Braun’s parents were Austrians who moved to Germany shortly before Braun was born in Chemnitz in 1910. Braun’s father owned a wholesale textile business in the city. After his father died and he graduated from high school, Braun and his mother moved to Vienna, where he attended the University of Vienna and its medical school. Braun became a doctor in 1937 and viewed with fear and worry the political changes sweeping Germany, and then Austria. After the Anschluss in March 1938, Braun lost his position at the hospital where he was employed.
In the days that followed Braun witnessed Jews being forced by brownshirts to scrub sidewalks and he himself was grabbed off the street to clean a toilet. He knew he had to get out of Austria and applied for a visa with the United States. His girlfriend, blond and blue-eyed, did not look Jewish and was able to obtain applications for him without the same risk of being picked up off the street. Braun and his mother were asked to move out of their apartment because they were Jewish. During the move, Kristallnacht occurred. They narrowly missed the dangerous mob that roamed the streets and buildings around them. Desperate, Braun tried to take a train across the German border to Denmark, but he was stopped and sent back to Austria by the SS and Gestapo.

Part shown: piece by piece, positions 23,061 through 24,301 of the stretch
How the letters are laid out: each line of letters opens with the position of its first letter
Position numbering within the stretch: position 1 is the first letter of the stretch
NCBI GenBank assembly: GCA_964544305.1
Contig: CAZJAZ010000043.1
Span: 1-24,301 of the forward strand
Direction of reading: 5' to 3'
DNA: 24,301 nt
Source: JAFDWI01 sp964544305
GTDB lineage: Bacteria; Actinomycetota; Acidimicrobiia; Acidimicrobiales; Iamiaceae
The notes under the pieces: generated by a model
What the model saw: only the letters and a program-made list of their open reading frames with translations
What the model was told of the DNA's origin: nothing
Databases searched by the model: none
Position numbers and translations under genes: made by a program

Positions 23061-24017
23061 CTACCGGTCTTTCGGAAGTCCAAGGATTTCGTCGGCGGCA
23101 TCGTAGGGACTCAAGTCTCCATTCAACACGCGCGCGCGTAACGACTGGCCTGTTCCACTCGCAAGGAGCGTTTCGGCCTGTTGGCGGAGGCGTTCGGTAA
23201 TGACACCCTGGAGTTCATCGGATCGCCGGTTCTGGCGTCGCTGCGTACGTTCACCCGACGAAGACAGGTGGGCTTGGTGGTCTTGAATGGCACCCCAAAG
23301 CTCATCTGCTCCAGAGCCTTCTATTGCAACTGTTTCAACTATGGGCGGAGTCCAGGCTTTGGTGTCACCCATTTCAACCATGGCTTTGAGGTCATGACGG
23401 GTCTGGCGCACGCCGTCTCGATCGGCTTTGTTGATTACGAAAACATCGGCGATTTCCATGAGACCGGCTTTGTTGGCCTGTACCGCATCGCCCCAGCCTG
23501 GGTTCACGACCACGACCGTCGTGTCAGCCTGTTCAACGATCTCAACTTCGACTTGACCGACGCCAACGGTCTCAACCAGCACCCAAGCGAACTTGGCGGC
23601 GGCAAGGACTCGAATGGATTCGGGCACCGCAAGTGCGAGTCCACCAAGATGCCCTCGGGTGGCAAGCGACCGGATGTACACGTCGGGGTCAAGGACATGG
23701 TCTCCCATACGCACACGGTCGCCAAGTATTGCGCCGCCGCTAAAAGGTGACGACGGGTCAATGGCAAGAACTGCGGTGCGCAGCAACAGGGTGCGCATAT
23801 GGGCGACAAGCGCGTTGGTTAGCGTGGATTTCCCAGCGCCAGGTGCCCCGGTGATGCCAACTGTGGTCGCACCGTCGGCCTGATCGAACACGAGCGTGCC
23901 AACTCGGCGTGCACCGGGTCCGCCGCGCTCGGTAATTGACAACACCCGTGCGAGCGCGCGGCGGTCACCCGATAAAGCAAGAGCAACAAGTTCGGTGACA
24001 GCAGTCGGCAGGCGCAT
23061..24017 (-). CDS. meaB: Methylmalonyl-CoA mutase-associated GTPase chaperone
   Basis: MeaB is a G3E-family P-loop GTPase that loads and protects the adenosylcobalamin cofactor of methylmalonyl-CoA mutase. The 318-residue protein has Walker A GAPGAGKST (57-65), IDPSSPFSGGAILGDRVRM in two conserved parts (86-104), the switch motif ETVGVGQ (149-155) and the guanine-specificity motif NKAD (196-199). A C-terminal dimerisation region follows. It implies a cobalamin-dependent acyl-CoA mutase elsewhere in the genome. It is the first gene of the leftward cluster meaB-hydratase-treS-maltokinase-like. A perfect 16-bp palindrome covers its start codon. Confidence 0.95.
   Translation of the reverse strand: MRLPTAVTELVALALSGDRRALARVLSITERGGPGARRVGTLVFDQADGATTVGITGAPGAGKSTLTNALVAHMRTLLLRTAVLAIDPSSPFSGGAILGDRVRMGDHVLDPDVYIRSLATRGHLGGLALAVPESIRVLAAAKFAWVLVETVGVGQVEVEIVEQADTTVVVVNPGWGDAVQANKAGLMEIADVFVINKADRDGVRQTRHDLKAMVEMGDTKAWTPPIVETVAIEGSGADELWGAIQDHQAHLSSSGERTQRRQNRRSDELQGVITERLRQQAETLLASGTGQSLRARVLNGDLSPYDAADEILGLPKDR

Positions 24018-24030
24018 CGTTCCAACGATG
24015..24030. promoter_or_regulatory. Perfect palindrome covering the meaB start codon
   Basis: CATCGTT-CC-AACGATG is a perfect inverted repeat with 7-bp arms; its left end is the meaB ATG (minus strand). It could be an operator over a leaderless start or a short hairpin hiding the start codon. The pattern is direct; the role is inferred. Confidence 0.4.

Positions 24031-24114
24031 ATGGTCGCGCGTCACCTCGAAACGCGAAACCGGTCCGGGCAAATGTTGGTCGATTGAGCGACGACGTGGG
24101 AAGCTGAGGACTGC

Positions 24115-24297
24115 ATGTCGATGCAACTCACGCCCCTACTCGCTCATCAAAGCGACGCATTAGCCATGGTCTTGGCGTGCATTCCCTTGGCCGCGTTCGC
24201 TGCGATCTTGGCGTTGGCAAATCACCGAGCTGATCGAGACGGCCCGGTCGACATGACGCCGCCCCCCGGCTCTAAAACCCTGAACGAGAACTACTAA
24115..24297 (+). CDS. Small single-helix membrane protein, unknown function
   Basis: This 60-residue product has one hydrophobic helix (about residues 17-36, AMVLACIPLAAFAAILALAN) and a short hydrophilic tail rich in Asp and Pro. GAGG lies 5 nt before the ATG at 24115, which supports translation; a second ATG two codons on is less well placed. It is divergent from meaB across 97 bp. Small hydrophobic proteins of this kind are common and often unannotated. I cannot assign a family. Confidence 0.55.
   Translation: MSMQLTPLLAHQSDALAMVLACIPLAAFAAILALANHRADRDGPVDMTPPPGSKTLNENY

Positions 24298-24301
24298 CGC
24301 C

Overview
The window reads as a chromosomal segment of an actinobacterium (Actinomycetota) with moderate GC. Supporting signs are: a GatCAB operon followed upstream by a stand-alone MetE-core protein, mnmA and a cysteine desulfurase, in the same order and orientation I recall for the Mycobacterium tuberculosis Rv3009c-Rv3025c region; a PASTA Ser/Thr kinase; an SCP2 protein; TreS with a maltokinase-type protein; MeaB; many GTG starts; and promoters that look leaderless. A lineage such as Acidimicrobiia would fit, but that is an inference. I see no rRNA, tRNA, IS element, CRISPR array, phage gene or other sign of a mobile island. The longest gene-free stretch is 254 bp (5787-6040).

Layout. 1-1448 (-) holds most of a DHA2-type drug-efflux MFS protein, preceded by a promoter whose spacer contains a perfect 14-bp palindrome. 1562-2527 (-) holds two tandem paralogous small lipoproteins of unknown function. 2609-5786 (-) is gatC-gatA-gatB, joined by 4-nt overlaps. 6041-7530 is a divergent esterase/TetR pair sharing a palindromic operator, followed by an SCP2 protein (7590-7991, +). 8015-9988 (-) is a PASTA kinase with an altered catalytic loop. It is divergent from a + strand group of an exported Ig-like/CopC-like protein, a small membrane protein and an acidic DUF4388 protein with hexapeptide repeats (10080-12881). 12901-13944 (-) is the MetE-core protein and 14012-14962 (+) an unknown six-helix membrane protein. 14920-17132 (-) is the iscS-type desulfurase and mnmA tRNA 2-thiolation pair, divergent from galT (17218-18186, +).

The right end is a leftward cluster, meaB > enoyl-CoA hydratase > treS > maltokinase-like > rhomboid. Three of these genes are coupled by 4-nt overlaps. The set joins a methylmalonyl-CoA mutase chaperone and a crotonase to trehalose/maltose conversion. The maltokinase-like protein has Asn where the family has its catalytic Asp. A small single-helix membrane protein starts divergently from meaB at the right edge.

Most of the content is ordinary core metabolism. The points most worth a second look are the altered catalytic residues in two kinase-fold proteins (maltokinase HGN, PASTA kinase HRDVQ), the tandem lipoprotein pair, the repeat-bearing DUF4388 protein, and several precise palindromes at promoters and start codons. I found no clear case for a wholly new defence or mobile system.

Braun’s uncle in Chicago was finally able to put up an amount of money as a guarantee to the British government so that Braun could get a visa to England and then to the United States. Braun left Vienna for London in February 1939. There, he was once again able to see his girlfriend, who had managed to get to England as a domestic servant. Braun waited in London for the rest of his paperwork to be completed and finally took a Dutch ship to New York, arriving on December 24, 1939. Meanwhile, his mother sailed to New York on a separate ship and met him when he arrived. His girlfriend remained in England until after the war. On January 3, 1946, she arrived in New York, and five days later, she and Braun married.
Date: December 9, 1996
Interviewer: Hans R. Weinmann
Format: Video recording